White House in 2016: What's on the Horizon for Small Business?

Business.com / Legal / Last Modified: February 22, 2017

With the presidential elections coming approaching, hopefuls are wooing small business. What are they promising, and what's impactful?

Don’t expect grassroots experience with small business to be the hallmark of any presidential candidate this election cycle.

The field looks to be overweight in bureaucrats with the remaining contenders having cursory associations with small business-like concerns. They will be taking their cues from what’s already in the hopper and will be looking for direction from small business owners across the country as they hit the campaign road in 2016.

According to the SBA, small business accounts for over half of all employment in the US. Most (half) have 1-4 employees, are in retail trade with another 20% in the services industry. Another important demographic to consider is those employers with 50-100 employees accounting for almost 9 million workers. From a voting perspective, these workers probably don’t want their hours cut back due to ACA triggers and artificially increased wages.

Small business will be big business for 2016 presidential candidates as there is much to be won, particularly by Democrats, by cozying up to the small business owner. In recent surveys, almost 40% of small business owners gravitate to the Republican Party, while only 22% support Democrats—that pretty much says it all.

So, let’s look at what these folks need to be saying to woo the small business owner to their camp.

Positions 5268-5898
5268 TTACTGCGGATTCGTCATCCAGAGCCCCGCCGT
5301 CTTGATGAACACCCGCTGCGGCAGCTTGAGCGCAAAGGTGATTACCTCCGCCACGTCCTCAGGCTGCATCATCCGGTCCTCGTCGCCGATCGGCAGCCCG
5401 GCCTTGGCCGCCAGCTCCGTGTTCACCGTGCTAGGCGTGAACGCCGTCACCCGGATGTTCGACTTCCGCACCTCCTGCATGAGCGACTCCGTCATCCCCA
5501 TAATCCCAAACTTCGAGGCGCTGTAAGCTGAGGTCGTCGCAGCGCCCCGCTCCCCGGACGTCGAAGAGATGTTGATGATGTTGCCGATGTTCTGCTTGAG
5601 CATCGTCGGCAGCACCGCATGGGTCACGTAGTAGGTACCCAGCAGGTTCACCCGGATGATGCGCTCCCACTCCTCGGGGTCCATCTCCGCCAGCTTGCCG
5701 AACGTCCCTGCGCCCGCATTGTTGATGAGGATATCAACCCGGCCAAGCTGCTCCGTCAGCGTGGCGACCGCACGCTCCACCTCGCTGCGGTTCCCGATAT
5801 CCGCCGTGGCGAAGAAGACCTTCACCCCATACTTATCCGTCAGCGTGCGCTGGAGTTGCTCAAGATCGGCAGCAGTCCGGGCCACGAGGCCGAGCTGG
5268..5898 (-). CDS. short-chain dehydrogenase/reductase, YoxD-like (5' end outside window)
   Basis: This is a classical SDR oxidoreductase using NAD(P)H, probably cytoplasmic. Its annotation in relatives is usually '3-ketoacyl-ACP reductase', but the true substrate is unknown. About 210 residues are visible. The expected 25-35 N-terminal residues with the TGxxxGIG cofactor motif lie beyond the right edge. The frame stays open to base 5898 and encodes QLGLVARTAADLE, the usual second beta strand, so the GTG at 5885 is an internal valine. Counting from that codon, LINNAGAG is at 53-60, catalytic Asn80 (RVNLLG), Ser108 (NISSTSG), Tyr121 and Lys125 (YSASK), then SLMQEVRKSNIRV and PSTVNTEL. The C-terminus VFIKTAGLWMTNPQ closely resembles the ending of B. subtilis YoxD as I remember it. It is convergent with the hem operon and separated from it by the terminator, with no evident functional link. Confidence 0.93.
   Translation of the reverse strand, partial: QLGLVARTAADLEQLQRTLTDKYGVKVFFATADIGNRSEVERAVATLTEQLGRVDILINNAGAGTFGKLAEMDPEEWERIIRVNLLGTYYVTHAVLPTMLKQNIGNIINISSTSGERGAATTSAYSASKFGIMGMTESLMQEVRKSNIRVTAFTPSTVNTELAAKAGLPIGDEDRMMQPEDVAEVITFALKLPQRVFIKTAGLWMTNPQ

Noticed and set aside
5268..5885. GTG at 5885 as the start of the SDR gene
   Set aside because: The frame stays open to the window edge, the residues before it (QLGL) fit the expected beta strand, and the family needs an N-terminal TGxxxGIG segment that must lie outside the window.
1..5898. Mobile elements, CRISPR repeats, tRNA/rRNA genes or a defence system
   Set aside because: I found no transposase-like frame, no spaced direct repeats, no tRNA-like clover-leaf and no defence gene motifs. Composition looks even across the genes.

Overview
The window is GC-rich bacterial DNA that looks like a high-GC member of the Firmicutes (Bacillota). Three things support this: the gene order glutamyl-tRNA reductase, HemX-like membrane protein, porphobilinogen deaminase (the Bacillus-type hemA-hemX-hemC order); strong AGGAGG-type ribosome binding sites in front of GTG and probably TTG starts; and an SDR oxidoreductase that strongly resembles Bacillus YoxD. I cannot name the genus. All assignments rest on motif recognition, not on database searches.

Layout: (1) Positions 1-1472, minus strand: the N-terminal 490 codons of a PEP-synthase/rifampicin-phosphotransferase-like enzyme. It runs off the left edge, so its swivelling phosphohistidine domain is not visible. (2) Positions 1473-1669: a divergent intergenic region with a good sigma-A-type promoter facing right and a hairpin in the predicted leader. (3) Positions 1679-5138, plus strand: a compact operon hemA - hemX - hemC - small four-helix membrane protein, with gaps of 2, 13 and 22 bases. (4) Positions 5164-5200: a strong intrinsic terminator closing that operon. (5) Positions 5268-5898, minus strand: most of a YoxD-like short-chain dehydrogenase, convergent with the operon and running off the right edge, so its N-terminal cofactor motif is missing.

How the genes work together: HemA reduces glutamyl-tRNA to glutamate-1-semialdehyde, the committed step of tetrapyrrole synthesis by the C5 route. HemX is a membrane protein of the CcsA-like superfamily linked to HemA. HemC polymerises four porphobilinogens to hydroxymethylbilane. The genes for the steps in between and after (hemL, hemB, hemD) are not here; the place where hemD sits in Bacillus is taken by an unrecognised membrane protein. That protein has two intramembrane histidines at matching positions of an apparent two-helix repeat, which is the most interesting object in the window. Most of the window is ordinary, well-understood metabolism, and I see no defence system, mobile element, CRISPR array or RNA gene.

JOBS actImage via Forbes

I need funding, NOW! (Jump Start Our Business)

The SEC has been slow to complete and enact this legislation in regard to easing various securities regulations to help small businesses obtain capital from investors, specifically crowd funding (Title III). We know FFF (friends-family and fools) but the JOBS Act will expand the reach of capital acquisition to get your business up and running.

Basel III is also on the horizon and could squeeze banks even more on liquidity and capital levels making loans even scarcer. While scheduled to move forward in October of this year, challenges still exist for the JOBS Act and there are several more important provisions unattended to—why the wait? This is sort of securities deregulation, typically not appealing to Democrats.

Related Article: SBA Loan Myths: Demystified

How can I get a juicy government contract?

Doing business with the government is frustrating and time consuming. Many small businesses rely on, or could flourish with simpler processes, fewer requirements and more open communications with procurement, and most avoid pursuing this water shed of revenue or game the affirmative action system.

It is very difficult for these companies to economically bid on these contracts. Look for candidates promising a pull back of special diversity programs and a reduction in the bureaucracy around landing these profitable jobs.

Affordable Care ActImage via Wyoming Public Radio

Affordable Care Act 

Small businesses in general want these coverage triggers repealed or adjusted. For businesses already in the sweet spot (50-100 employees) the message is clear, reduce your numbers, their weekly hours or pay for health coverage, an impossible feat for many of these businesses.

For those that have fewer employees, while not immediately impacted, the dream of growing your business becomes questionable. Repeal of the law is on the table, but not likely. Look for candidates who want to change the law in ways that eliminate coverage mandates while keeping premiums reasonable.